d’Artagnan and the Musketeers

 

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Another thing that will change is that we will hopefully and no longer, ever, ever, talk about buyers and suppliers but see each event stakeholder as a shareholder in the success of the event. We are all part of the same team, all for one and one for all! It took a drama to realise this, I guess.

 

As for the re-birth of our profession, we have a unique advantage and that is that we collectively know our clients as well as our destination well. The gathering of data is an absolute necessity to deliver a tailor-made event. With all respect for GDPR regulations, this data is the holy grail for a perfect event. Transparency from pre- to post-event will be key.

 

 

Meet & Greet 2.0

 

Meeting etiquette will change as well. Corona must have meant the death of buffet luncheons (I hope). Or even dead of traditional ‘theatre’ or ‘classroom’ set-ups? Pre-event screenings will become as important as badge scanning. The power of a handshake becoming a thing of the past and for Belgians to kiss each and everyone 3 times for sure! Signage will have to re-enforce the health and safety measures on-site. Conference room set-ups will change too. Questions to be answered on maximum attendance within a space. Conference and banqueting capacity meeting and dining space will need to be adjusted to the new regulations on social distancing. Quid how hotels and conference venues will be able to secure the safety of our guests. And how shall we handle queues at check-in, registration desks or food stations? Should we have nurses on-site and train our staff even more on health care topics and sanitation? The maximum number of people in an elevator? Branded face masks, plastic gloves, sanitation stations – new sponsorship items? And so on …

 

We now have come to a level playing field that has been completely flattened. Now it is up to us to create the new ways our events industry will work in the future. We have this in our own hands! And we will have to reconsider everything. From the use of space and venues to new ways of payment or deposit schedules.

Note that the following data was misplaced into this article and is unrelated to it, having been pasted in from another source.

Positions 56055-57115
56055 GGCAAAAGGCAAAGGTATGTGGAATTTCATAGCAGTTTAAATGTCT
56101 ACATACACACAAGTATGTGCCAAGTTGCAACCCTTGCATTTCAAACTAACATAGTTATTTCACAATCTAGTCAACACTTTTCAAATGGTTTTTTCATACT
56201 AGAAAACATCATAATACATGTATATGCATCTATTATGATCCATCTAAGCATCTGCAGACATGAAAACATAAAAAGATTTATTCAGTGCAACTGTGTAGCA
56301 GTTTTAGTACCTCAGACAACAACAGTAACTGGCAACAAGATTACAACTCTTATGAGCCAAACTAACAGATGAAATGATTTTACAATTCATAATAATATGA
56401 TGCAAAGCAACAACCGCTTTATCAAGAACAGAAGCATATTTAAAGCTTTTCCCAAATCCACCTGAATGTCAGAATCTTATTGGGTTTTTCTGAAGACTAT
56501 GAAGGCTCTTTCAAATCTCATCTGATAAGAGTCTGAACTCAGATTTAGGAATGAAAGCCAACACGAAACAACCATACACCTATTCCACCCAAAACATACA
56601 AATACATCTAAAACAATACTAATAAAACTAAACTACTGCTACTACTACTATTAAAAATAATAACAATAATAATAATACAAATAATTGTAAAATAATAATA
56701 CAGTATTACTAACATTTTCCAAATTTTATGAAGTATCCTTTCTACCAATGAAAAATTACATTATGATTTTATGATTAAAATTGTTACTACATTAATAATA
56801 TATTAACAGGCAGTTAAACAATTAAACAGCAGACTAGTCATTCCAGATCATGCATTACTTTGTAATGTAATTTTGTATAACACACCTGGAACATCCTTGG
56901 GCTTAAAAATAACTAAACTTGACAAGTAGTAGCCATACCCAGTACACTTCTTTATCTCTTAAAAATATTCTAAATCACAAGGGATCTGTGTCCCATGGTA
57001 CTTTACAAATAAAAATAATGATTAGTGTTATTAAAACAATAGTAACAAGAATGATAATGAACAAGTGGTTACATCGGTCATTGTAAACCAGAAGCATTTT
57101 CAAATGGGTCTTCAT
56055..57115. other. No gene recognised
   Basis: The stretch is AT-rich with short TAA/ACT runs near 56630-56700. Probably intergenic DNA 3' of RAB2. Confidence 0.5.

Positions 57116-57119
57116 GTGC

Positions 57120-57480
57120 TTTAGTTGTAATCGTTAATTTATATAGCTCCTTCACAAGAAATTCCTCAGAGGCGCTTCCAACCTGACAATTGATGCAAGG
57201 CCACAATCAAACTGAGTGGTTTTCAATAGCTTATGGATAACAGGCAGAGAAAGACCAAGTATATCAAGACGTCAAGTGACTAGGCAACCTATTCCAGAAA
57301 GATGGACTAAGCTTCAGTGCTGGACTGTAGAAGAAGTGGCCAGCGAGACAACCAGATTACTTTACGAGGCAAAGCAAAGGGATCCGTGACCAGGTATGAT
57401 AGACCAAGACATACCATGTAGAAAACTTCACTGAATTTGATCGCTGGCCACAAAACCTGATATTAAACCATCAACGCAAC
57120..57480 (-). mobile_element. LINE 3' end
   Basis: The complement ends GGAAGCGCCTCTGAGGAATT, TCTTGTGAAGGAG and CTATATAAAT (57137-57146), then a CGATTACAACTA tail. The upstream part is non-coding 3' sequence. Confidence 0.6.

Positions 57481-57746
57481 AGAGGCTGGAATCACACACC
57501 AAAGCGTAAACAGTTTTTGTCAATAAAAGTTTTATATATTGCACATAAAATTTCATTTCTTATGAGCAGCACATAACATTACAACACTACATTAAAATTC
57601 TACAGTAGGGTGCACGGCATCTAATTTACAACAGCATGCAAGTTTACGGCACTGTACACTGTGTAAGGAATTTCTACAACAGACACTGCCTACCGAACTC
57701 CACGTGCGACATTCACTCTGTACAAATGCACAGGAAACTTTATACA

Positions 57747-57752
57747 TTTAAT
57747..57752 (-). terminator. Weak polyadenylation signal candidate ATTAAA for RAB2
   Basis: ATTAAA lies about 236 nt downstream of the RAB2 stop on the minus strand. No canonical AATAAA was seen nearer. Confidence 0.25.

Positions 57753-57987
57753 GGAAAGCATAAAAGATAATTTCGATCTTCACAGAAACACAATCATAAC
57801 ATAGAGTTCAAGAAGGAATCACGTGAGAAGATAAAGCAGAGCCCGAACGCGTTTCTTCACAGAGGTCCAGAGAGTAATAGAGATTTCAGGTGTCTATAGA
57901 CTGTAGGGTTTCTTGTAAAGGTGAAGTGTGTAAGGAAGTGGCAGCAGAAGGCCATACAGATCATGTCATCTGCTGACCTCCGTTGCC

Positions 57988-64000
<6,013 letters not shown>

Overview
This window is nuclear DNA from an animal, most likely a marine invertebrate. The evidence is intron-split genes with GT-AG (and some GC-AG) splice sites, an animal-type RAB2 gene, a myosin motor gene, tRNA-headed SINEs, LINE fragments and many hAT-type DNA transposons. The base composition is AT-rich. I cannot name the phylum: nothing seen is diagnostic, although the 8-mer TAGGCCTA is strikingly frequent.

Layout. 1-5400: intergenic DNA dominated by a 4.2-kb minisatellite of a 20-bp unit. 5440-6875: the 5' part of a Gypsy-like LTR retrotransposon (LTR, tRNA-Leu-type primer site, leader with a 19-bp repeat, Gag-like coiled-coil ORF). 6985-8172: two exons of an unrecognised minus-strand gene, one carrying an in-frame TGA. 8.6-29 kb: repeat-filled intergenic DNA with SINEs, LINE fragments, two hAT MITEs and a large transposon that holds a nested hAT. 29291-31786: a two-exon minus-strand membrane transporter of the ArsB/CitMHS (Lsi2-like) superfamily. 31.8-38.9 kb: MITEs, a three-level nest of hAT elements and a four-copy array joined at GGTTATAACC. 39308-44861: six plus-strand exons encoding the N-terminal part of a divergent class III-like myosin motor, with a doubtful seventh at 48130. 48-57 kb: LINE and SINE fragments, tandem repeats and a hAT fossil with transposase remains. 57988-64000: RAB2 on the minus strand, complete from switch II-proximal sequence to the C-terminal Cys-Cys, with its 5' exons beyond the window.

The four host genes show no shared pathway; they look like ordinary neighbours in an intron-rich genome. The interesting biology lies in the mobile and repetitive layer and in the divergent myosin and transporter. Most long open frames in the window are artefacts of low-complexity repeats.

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For this transparency and openness will be key and flexibility will be necessary on all levels. And remember that those who participate on the digital side will need to experience similar stage design. Not easy when you loose senses, the ones of touching, sensing and tasting. So, a lot of emphasis will have to be put on the visual and audio excellence. A major opportunity to shine and share for our production teams, camera operators and videographers.

 

 

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After the healthcare crisis will be over, we will still need to tackle the economic downfall that is due to come and that will be an important factor in how we do business in the future. Our association members, corporate event delegates and incentive winners are all part of this process. We must involve them from the start in the re-design process of our industry. For the moment, most of them have been forgiving because all this was nobody’s fault. But that forgiveness will soon fade away if we do not come up with innovative solutions for the future of events.

 

Delegates, guests and participants will want to feel safe and comfortable. So ahead of each hybrid event experience we will need to start thinking about how participants will be physically (even through virtual contact) experience the event. I believe that meetings will become more local or regional and that part of the global sharing will be more virtual. Here one must ask the question if for instance a doctor who attends a conference will have the same motivation, involvement and focus if this meeting turns from physical to digital. That for me is a major silver lining for our industry. The connection and engagement will surely be different.

 

Hugo Slimbrouck – April 29, 2020